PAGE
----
Simply put, anyone who has beaten the market in recent times has over weighted FAANG (Facebook, Amazon, Apple, Netflix, and Google) and maybe utilities.  This has been a good guess about market sentiment, but it has nothing to do with the fundamental value of the companies.  It has worked for a time, helped by a decade without a recession.

Eventually, most investors who venture out into their own stock picking world run into changing sentiment, a rough patch, or something even worse.

A key challenge to investors is to recognize when they have been lucky.  Most do the opposite, an expensive choice.  They project their success in their business or in a past guess about the markets to validate their wisdom about future investments.

What about index funds?

Many people choose the alternative of index funds.  They are not planning to win a race against the market – just match it. This approach is better than some, but far from the best.  Here are three important reasons.

  1. There is no effort to control risk.  A strong portfolio is not merely “buy and hold.”  Yes, that beats trying to time the market, but it unnecessarily takes excessive risks.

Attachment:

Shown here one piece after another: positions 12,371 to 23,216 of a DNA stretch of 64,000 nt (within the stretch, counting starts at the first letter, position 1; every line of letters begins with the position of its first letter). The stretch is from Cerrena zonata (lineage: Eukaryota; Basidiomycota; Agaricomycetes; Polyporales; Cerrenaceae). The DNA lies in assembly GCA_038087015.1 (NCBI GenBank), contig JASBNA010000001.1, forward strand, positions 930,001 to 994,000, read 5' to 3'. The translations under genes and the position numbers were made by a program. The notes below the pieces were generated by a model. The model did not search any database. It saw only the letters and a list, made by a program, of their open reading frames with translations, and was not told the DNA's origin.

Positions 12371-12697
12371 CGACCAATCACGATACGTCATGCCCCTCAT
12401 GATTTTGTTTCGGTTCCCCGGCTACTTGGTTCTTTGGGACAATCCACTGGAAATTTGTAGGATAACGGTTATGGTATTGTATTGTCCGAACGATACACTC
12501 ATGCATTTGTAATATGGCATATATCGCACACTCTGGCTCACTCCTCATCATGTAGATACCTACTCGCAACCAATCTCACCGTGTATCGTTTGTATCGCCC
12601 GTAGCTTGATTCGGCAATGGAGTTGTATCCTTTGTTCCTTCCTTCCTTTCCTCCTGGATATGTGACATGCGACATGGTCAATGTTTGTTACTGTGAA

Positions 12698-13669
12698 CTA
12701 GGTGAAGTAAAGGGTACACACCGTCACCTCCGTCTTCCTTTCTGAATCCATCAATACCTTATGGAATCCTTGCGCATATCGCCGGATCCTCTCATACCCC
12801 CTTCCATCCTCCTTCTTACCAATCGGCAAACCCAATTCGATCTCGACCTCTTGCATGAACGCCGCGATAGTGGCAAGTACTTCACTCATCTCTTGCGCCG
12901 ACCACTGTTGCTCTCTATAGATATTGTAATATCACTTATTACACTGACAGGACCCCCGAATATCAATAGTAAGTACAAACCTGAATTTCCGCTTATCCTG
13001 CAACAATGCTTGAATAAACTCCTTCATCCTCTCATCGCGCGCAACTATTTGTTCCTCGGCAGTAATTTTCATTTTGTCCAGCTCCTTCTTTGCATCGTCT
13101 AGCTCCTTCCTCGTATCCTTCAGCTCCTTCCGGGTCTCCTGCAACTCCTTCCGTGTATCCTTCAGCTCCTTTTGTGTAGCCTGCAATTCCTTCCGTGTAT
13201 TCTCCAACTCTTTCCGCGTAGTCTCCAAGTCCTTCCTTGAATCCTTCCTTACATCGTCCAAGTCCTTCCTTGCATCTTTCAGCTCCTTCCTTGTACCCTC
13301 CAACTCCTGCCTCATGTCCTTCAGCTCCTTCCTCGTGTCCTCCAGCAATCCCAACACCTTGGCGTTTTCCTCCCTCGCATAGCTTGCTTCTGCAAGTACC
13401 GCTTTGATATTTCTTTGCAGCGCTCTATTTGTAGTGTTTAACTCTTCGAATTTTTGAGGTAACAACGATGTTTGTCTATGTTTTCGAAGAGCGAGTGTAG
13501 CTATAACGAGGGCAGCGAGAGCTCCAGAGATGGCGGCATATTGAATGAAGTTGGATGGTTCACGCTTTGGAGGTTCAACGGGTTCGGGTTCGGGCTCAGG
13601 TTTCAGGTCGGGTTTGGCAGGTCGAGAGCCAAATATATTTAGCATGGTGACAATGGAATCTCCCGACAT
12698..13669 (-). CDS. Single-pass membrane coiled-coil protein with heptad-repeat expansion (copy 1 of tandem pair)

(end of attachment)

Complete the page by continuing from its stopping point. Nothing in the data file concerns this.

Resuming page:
2. Index funds are loaded with over-priced stocks. This is also true of most ETFs.  When past laggards become the leaders, the picture will look much different.
  3. There is significant turnover in leadership – at least three of the top ten in the S&P 500 are replaced every five years. Wouldn’t you rather own the new leaders instead of the old ones?

Conclusions

Winning the market race commands attention, but the interpretation can be challenging and counterintuitive.

If your portfolio is beating the market, you have made a lucky decision to overweight certain stocks and sectors.  Declare victory.  Sell or seriously trim over-valued positions and look for cheaper stocks.

If your portfolio is not beating the market, it might not be a signal of danger.  Take a closer look at your holdings.  Do they make sense?  Does the overall portfolio fit your goals?

Most solid, well-planned, and balanced portfolios are not beating the market.  And that should not be your litmus test.

There are many good long-term ideas – stocks that are attractive using strong criteria:

  • Strong earnings expectations
  • Solid balance sheets
  • Attractive valuations compared to the current price
  • Wide moat and good business model
  • Dependable management

These are not necessarily the current popular names, so you won’t see them featured in the news.  You need to look for unloved stocks and dig deep into fundamental data.

Jeff Miller provides Economic Analysis as well as Market Forecasts as one of the original contributing analysts at FATRADER. A quantitative modeling expert and former university professor who is the #1 Economics contributor at Seeking Alpha, Jeff is regarded as an expert on economics, market reaction to news events, and computer-based trading.